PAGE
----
October is “National Physical Therapy” Month
Albany, NY (October 2, 2013) -- October is “National Physical Therapy” month and while most people have heard about physical therapy know someone who has received therapy, or have even seen a Physical Therapist themselves, many may not know that:
- Physical Therapy does not require a referral from a physician in New York State.
- Physical therapy is a covered benefit under Medicare, workers compensation and most commercial insurance plans.
- Physical therapists are medical experts in diseases and conditions of the musculoskeletal and neurological systems
- Physical therapists are highly trained clinicians, completing extensive graduate studies that lead to a Doctor of Physical Therapy (DPT) degree.
- Physical therapy can trace its roots back to Hippocrates, the father of western medicine who advocated “hands on” treatment including massage, manual therapy and hydrotherapy for the ancient Greeks.
“Most people associate physical therapy with orthopedic issues such as recuperating from knee or shoulder surgery or in relation to sports injuries. But the scope of physical therapy practice is much broader than that -- it is an integral component in diagnosing and treating the full range of neuromuscular diseases and conditions,” said Matthew R. Hyland, PT, DPT, and president of the New York Physical Therapy Association. “Physical therapy can help people walk again after a stroke, or complete everyday tasks when function and mobility are limited because of arthritis, or regain their stamina after a heart attack.”
Physical therapy is a cornerstone in the treatment of many musculoskeletal and neurological conditions from arthritis to vertigo and from sprains, strains and fractures to stroke. It utilizes a variety of therapeutic techniques including manual therapy, exercise, balance training and patient education to relax, strengthen and heal muscles.
The primary goal of physical therapy is to help maintain, restore or improve motion and mobility that has been impaired by disability, injury, or disease. It can also help eliminate pain in a wide range of conditions such as low back pain, tendinitis/bursitis, osteoarthritis and rheumatoid arthritis, offering an alternative to costly medications and injections. In addition, by eliminating pain and restoring mobility it can help avoid the need for surgery. And, physical therapy can play a key role in any wellness program, helping to avoid future problems.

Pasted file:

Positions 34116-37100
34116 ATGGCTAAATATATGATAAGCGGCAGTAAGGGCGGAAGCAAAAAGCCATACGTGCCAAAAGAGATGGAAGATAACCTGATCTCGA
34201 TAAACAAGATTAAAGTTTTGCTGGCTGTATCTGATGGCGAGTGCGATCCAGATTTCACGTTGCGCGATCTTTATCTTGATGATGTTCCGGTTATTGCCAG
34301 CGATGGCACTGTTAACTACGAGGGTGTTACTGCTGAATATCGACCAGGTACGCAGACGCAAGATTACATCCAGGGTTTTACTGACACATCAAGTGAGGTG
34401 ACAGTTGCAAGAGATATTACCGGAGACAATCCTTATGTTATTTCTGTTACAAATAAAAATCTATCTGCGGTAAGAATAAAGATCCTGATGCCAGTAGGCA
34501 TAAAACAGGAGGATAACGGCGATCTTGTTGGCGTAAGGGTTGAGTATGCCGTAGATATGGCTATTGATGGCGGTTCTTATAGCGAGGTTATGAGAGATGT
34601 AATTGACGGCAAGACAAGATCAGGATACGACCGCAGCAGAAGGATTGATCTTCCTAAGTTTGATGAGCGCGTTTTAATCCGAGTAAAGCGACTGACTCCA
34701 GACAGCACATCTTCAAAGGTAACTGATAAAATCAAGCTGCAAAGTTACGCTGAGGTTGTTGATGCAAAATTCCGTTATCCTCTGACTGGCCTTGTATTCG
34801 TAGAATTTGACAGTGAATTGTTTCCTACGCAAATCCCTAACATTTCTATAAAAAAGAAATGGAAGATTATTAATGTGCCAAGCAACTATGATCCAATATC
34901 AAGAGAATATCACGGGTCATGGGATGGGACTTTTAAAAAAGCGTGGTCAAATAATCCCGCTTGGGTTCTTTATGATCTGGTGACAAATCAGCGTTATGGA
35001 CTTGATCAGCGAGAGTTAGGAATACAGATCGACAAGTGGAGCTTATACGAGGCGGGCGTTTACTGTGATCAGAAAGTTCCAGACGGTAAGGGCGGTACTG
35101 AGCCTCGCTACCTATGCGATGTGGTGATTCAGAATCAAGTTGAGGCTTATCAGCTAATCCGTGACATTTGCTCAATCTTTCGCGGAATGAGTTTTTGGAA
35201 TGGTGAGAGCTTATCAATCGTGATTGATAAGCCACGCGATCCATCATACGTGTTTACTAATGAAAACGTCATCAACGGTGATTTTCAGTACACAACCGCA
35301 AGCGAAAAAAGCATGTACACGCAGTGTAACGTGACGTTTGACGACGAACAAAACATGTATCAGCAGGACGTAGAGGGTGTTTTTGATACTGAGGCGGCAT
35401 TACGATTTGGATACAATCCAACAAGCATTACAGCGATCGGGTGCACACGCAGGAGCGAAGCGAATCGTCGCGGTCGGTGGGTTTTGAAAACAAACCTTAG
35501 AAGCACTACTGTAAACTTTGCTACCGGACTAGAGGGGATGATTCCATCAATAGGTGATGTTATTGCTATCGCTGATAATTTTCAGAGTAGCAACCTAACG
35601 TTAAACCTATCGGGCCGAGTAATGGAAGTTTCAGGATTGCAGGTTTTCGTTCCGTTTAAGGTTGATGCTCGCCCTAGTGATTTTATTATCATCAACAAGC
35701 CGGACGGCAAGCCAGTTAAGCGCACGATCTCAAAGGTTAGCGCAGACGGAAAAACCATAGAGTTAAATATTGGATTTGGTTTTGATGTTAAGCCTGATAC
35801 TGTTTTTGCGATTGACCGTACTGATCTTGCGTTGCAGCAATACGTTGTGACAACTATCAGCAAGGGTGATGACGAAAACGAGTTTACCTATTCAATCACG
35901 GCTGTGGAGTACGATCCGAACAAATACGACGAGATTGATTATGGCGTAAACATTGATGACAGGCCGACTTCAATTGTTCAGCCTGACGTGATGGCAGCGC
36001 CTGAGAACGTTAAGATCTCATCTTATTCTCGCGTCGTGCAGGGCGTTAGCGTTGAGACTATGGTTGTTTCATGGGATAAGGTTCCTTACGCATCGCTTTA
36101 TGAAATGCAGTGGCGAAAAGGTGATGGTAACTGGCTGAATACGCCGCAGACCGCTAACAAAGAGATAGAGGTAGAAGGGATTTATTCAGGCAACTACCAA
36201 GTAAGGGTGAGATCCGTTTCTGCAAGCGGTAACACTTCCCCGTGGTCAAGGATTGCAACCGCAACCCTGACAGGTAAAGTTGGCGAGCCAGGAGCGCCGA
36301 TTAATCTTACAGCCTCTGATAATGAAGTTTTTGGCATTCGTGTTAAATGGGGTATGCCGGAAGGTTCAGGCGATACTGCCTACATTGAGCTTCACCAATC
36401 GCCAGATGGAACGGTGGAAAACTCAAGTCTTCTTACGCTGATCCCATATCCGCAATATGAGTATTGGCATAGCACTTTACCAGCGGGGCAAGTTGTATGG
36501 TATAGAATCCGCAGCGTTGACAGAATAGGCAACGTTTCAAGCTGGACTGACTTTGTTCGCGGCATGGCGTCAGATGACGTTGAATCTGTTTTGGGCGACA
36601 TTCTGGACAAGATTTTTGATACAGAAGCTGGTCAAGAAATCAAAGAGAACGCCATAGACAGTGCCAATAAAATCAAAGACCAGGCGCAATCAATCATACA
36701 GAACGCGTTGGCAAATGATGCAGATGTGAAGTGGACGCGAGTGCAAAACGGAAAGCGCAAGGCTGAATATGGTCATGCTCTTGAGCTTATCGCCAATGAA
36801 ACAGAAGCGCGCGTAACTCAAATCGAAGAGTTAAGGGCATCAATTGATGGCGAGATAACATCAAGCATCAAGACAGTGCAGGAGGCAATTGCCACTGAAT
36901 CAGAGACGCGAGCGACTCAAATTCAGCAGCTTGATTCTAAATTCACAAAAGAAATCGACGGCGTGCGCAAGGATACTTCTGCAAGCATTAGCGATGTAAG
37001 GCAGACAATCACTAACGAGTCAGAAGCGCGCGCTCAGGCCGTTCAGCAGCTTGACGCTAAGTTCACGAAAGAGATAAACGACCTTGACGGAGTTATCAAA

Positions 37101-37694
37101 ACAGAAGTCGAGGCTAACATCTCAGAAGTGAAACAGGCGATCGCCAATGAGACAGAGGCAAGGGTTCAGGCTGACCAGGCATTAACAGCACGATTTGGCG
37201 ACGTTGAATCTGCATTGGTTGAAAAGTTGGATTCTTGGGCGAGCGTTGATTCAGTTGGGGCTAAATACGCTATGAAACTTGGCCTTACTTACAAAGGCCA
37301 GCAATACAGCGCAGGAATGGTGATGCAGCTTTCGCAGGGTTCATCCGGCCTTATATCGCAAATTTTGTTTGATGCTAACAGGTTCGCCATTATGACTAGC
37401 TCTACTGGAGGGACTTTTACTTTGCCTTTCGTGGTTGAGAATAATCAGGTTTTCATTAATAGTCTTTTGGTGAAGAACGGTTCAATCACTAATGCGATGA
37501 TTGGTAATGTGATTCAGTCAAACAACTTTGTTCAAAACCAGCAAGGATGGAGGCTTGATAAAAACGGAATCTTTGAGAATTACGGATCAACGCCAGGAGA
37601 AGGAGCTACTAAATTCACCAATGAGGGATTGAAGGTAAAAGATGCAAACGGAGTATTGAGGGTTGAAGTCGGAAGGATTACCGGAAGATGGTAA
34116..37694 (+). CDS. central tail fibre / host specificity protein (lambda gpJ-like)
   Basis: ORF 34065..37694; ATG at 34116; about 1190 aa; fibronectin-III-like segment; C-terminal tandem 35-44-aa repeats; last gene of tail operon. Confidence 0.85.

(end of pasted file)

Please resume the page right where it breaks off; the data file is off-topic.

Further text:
Physical therapists are required to complete extensive education and clinical training, generally from three to four years of post-baccalaureate study in basic and applied science, clinical science, social science and research methods. Their education also involves rigorous clinical internships, ultimately leading to a Doctor of Physical Therapy (DPT) degree. In addition, many physical therapists participate in a physical therapy residency or fellowship program for an additional nine to 36 months. Further, physical therapists must be licensed by the state in which they practice, as well as take continuing education courses throughout their careers.
For more information about physical therapy and how it can help restore motion and mobility and enhance quality of life, go to www.moveforwardny.com.
ABOUT THE NEW YORK PHYSICAL THERAPY ASSOCIATION:
The New York Physical Therapy Association is a professional, non-profit association representing the interests of approximately 12,000 Physical Therapists (PTs), Physical Therapist Assistants (PTAs) and PT/PTA students in New York State. The NYPTA is dedicated to serving the public's health interests, improving the standard of health for people of all ages and advancing the benefits of physical therapy and the interests of physical therapy professionals in state of New York. To learn more about the New York Physical Therapy Association please visit www.nypta.org.